Wednesday, November 29, 2017

Earthquake shook McMinnville, Linfield campus April 13, 1949

Story in Nov. 17, 2017, McMinnville N-R/News-Register mentions, "In 1948, an earthquake in McMinnville drove people out of the stores..."

Mac News researched the earthquake. It appears the earthquake was in 1949, not 1948.

"On (Wednesday) April 13, 1949, Yamhill county residents felt an earthquake that was centered between Olympia and Tacoma, Washington.  In Washington, this quake caused eight deaths. While Yamhill County was shaken by the quake, damage was minimal, and no deaths occurred. The quake rocked northwestern Oregon, extending as far south as Eugene, Coos Bay, and Reedsport, and east as far as Prineville and La Grande. In downtown Salem, West Salem and in outlying areas buildings trembled, light fixtures swayed, dishes rattle in cupboards. Most of those who were outside at the time reported no shock." Source: Yamhill County Natural Hazards Mitigation Plan.

Linfield Prof. emeritus Edith “Duffy” Reynolds, Class of 1951, a McMinnville resident, was a Linfield student eating in the college’s dining room in the ground floor of Pioneer Hall when the earthquake hit.

“I thought I was getting sick,” Duffy told Wildcatville in November 2017. “But, then I realized, especially after the (earthquake-savvy) students from California ran out of the room, that I was getting tossed around” because of the tremors. Once outside, she watched Pioneer's bell tower swaying.

Her roommate was taking a geology class in the ground floor (beneath the college President's Office) in Melrose Hall when the earthquake began.

The class was taught by George Barnes, physics and geology assistant professor. When things started shaking the prof exited the room through a ground-level window with students following him.

Front page story in the Thursday, April 14, 1949, McMinnville T-R/Telephone-Register had headline "Quake Jolts McMinnville!"

Headline was over this story:

A series of share earth shocks, followed by tremblors of decreasing intensity, shook McMinnville along with the rest of the Northwest Wednesday, causing little else than a rash of 'earthquake stories.' Damage in the city was confined to cracking plaster and breakage of small household articles.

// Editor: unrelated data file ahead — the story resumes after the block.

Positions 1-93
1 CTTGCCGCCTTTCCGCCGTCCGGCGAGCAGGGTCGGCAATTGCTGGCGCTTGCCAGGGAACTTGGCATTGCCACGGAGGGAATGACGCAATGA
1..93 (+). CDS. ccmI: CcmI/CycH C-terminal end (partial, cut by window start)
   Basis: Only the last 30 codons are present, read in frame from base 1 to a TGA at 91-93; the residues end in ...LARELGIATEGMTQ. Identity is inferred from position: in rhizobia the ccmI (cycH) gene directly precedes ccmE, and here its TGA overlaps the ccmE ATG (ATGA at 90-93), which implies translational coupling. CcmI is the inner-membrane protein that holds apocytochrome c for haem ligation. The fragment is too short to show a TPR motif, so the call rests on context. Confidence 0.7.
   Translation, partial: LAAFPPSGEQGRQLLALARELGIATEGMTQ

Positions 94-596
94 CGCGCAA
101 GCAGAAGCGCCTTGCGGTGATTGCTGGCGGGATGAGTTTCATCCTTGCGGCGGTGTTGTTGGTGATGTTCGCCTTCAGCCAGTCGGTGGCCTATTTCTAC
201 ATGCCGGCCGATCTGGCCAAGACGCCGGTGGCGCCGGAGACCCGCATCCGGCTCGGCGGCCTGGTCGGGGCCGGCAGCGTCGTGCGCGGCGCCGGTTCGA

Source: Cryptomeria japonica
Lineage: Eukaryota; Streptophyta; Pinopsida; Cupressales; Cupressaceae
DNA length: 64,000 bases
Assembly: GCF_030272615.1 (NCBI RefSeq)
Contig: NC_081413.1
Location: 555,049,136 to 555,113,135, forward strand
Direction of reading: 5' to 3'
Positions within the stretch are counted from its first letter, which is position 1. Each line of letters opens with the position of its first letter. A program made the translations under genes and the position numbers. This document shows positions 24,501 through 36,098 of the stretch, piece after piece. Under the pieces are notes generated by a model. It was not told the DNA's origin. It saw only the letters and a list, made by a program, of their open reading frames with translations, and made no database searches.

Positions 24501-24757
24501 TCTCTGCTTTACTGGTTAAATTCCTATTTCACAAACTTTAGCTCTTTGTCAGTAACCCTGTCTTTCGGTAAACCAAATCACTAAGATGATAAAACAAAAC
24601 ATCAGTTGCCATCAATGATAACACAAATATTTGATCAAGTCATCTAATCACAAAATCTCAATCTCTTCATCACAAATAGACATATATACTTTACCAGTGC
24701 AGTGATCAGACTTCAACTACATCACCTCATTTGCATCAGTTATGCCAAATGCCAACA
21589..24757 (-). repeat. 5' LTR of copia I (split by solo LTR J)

The shocks, occurring at 11:55 a.m., rocked the city first with a light shock, followed by a heaver tremor. Shaking of the earth continued with decreasing intensity for the next three minutes.

Thousands of residents and offer workers thronged to the streets following the realization that an earthquake was in progress. Office staffs in Yamhill County's venerable courthouse made haste to evacuate the ancient structure as its three-story height swayed and trembled.

Deputy Sheriff Ford Hagen released prisoners from the cells and brought them into the clear under guard.

The large water tower at the Farmers Cooperative Creamery swayed heavily and cross-braces were loosened, necessitation the employment of a crew to tighten the members of the structure.

Radio station's KMCM's new 210-football tower swayed heavily and workmen, engaged in construction of the transmitter building and student, reported the heavy guy wirers "sang like violin strings."

Wall cracks were reported at Julian Eccles Motors and at the L.A. Courtemanche building. A report that large cracks had developed at the junior high school were denied this morning by School Superintendent Frank Fagan. A crack in the driveway at Macy and Son developed during the quake and cracks were noticed in the new garage at the rear of West Coast Telephone company.

Slight damage to stock was reported in some downtown McMinnville stores as the temblor jarred glassware and other breakables to the floor.

No injuries as a result of the quake were reported in the McMinnville area, although the first reaction by a number of the residents was that they were suffering a heart attack or high blood pressure. Nausea was noticed by a number following the trembling.

The city water and light department reported no breakages, either in water mains or in power lines.

An issue of the T-R with headline “Earthquake Damage Reports Varied With Some Failing to Note Shock” and an April 21, 1949, dateline from the Webfoot area south of Dayton (Yamhill County) said, “The earthquake of last Wednesday was felt in varying degrees of intensity in this community last week, some not feeling it at all and others reporting quite severe shaking and some plaster cracking. No major damages reported.”

Other earthquake recollections by Linfielders:

--Ken Rogers, Class of 1951:

He was attending a history class in Melrose Hall ground floor. It was taught by Prof. Jonas “Stein” Jonasson. When the earthquake started, a student sitting in front of Rogers asked him to move his feet from the back of her chair because her chair was shaking. “I don’t have my feet on your chair,” Ken responded. Meanwhile Prof. Jonasson started sweating and clutched the podium from which he was delivering his lecture. Rogers told the professor and fellow students, “we’re having an earthquake. Let’s get out of here.” They did. Exiting through the classroom windows.

--Tom Meicho, Class of 1951:
He was in a geology glass in Melrose Hall ground floor. After the earthquake happened “most of us ran up the stairs. Maybe not the wise decision,” Tom said. “When I dashed out of the room I looked back and our professor was trying to help a very large woman out the window. I started laughing until I saw the pillars in front of the building shake from side to side. Later, I had the job of cleaning the chapel. A lot of dust and dirt fell.”

--By the way, notice that Duffy, Ken and Tom were all attending class in Melrose. That was because at that time (1951) all, almost all or many Linfield classes were held in Melrose.